Analysis.Calcd. for C H O C, 64.45; H, 5.50. Found: C, 65.53; H, 5.53. Neutralization equivalent ca1cd.: 220.2. Found: 218.3.

When administered intravenously to dogs in doses of 20 mg./kg. of body weight, 4-acetoxy-S-indancarboxylic acid increased the flow of bile by more than three times the control volume thirty minutes after administration.

EXAMPLE 3 Methyl 4-hydr0xy-5-indancarboxylate [R=CH Y and X=H] 4-hydroxy-5-indancarboxylic acid (53 g.; 0.3 mole) was esterified with methyl alcohol in ethylene dichloride by refluxing in the presence of a catalytic quantity of sulfuric acid for 68 hours. After recrystallization from methanol, the pure methyl 4-hydroxy5-indancarboxylate thus obtained melted at 96.298.0 C. (corr.).

d Analysis.Calcd. for C I-1 0 C, 68.72; H, 6.30; O, 24.96. Found: C, 68.77; H, 5.96; O, 25.20.

EXAMPLE 4 4-Meth0xy-5-indancarb0xylic acid [Y=CH R and X=H] A solution containing 43.3 g. (0.24 mole) of 4-hydroxy-S-indancarboxylic acid, 40 g. (0.28 mole) of methyl iodide, and 28 g. (0.50 mole) of potassium hydroxide in ml. of water is refluxed for about twelve hours, whereupon a layer of methyl 4-methoxy-5-indancarboxylate separates. About 150 ml. of 10 percent potassium hydroxide is added and the mixture is refluxed for another three hours or until the solution becomes clear. Acidification of the alkaline solution precipitates the free acid, 4-rnethoxy-S-indancarboxylic acid.

EXAMPLE 5 7-chl0r0-4-hydroxy-S-indancarboxylic acid [X=Cl; Y and R=H1 To a solution of 4-hydroxy-S-indancarboxylic acid (5 g.; 0.03 mole) in 60 ml. of acetic acid was added a small crystal of iodine. Sulfuryl chloride (2.4 ml.; 0.3 mole) was added drop-wise while the solution was kept at about 50 C. The iodine color quickly was discharged and a solid separated from the solution. After about four hours the white product was collected and recrystallized from 60 volumes of ethyl acetate. The pure 7-chloro-4-hydroxy-S-indancarboxylic acid melted at 277-279 C.

An alternative procedure for the preparation of 7-chloro-4-hydroxy-5-indancarboxylic acid involves the intermediate preparation of 7-chloro-4-hydroxyindan as follows.

7-chloro-4-hydroxyindan: Sulfuryl chloride (560 g.; 4.2 moles) was added dropwise to melted 4-hydroxyindan (469 g.; 3.5 moles) containing a small crystal of iodine. The temperature was maintained in the range 6575 C. during and for one hour following addition of the sulfuryl chloride. About 1.5 liters of water was added, and the mixture was stirred and heated at about 75 C. for onehalf hour. Cooling the mixture to about 40 C. caused the precipitation of 7-chloro-4-hydroxyindan, which, when recrystallized from hexane, melted at 90-92 C.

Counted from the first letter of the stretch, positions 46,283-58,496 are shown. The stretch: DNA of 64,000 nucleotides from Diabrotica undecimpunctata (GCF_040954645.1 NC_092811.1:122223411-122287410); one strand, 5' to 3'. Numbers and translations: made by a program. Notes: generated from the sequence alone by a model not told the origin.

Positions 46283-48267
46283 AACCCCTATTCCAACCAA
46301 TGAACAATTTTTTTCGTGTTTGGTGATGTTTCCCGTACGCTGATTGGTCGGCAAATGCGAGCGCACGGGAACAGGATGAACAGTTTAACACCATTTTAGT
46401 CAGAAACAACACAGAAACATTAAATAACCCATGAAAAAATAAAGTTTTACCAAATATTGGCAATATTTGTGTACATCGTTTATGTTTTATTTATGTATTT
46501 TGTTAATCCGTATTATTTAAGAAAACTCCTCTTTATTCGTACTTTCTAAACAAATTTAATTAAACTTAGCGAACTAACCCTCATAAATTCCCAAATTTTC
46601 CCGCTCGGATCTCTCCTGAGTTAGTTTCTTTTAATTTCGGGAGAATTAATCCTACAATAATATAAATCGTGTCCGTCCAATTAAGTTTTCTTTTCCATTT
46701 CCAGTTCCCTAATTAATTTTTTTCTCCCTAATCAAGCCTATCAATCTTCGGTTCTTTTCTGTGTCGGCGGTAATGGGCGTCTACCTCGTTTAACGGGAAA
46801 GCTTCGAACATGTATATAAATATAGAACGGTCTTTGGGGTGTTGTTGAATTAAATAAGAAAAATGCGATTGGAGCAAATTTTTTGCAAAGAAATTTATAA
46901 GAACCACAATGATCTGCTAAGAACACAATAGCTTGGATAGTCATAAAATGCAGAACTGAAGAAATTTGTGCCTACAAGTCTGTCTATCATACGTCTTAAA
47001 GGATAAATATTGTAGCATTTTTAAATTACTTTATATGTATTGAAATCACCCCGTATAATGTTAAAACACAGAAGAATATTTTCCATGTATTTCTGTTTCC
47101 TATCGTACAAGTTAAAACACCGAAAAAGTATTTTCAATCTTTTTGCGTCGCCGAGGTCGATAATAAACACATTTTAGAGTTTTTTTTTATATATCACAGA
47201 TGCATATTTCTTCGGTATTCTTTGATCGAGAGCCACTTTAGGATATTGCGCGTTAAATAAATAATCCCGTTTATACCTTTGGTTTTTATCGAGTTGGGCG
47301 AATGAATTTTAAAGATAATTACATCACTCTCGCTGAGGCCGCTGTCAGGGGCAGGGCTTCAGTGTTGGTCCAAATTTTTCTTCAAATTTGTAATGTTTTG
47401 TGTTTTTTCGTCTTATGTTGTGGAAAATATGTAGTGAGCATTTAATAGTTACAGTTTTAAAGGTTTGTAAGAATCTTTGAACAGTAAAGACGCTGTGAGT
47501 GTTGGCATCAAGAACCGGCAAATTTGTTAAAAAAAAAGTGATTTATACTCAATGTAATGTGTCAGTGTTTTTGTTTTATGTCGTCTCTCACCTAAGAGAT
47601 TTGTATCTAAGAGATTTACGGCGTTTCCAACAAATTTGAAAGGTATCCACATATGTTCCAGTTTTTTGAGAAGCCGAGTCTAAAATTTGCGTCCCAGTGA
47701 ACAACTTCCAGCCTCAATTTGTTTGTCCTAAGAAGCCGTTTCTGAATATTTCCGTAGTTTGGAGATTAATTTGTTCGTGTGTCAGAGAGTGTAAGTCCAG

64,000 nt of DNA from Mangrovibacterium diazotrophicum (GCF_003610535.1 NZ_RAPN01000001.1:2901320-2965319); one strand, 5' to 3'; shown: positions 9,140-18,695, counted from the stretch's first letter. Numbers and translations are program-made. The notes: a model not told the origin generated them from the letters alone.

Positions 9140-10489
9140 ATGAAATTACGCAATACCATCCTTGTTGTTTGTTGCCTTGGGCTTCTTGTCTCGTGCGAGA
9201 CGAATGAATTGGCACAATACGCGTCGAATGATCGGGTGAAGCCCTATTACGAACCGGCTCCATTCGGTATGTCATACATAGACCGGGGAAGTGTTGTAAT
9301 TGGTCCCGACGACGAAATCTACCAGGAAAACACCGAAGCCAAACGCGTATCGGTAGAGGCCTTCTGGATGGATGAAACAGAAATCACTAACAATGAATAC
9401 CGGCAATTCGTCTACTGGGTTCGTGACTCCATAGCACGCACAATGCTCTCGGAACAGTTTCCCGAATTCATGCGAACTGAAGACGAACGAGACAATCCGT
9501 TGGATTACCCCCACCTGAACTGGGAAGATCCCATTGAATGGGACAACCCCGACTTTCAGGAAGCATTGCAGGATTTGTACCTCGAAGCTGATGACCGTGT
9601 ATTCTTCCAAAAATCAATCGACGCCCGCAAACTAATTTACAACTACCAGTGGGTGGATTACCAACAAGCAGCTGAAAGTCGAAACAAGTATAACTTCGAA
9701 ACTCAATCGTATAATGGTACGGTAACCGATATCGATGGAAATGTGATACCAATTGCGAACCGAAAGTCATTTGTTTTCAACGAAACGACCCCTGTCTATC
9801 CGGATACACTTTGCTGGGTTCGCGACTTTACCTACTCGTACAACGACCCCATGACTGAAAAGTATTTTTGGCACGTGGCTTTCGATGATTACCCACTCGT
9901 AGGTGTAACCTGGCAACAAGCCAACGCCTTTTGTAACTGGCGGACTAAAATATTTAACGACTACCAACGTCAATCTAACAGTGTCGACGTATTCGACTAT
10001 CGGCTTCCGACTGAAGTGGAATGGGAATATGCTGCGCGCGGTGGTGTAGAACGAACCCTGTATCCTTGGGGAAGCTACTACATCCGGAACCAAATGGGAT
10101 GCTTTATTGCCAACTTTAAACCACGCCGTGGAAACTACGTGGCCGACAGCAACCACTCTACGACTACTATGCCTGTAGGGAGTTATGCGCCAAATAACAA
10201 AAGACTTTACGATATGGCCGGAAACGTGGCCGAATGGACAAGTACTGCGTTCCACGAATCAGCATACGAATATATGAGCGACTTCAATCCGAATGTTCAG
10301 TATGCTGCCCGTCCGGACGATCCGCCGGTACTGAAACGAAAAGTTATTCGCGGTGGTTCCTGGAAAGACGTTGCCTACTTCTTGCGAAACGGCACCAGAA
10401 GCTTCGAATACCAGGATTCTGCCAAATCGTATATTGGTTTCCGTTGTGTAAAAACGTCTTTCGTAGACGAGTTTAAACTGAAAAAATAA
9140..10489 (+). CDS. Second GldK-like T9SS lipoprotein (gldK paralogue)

7-chloro-4-hydroxy-S-indancarboxylic acid [X=Cl; Y and R=H]: The procedure of Example 1 was followed using 25 g. of 7-chloro-4-hydroxyindan, 62 g. of dry potassium carbonate, and about g. of solid carbon dioxide. The 7-chloro-4-hydroxy-5-indancarboxylic acid, produced by acidification of an aqueous solution of the resulting potassium 7-chloro-4-hydroxy-5-indancarboxylate, was recrystallized from 60 volumes of ethyl acetate as white platelets, M.P. 279.2280.4 C. (corr.). This product was identical with the 7-chloro-4-hydroxy-5-indancarbox ylic acid obtained by the above method.

AnaZysis.Calcd. for C H ClO Cl, 16.68. Found: Cl, 16.95. Neutralization equivalent calcd.: 212.6. Found: 214.

When administered to dogs intravenously in doses of 20 mg./kg. of body weight, 7-chloro-4-hydroxy-5-indancarboxylic acid has been shown to have strong choleretic activity. The compound caused an increase in the rate of bile flow which was greater than that caused by floran tyrone, a commercial choleretic agent. In addition, the uration of action of 7-chloro-4-hydroxy-S-indancarboxylic acid has been found to be longer than that of florantyrone.

When administered orally to rats, 7-chloro-4-hydroxy- 5- indancarboxylic acid was shown to have mild analgesic: activity in the range of aspirin. The compound shows a hyperthermic effect in rats when administered intravenous-- 1y at doses of 50 mg./kg., and it acts as, a respiratory stimulant when administered intravenously to dogs in doses of 16 mg./kg. The intravenous LD the, compound in rats is 75:4 mg./kg.

There can also be prepared according to procedures given hereinabove the following examples of the invention:

7-bromo-4-hydroxy-S-indancarboxylic acid by reacting 4- hydroxy-S-indancarboxylic acid with bromine,

Ethyl 7-iodo-4-hydroxy-5-indancarboxylate by reacting 4- hydroxy-S-indancarboxylic acid with iodine and esterifying the resulting 4-hydroxy-7-iodo-5-indancarboxylic acid with ethyl alcohol,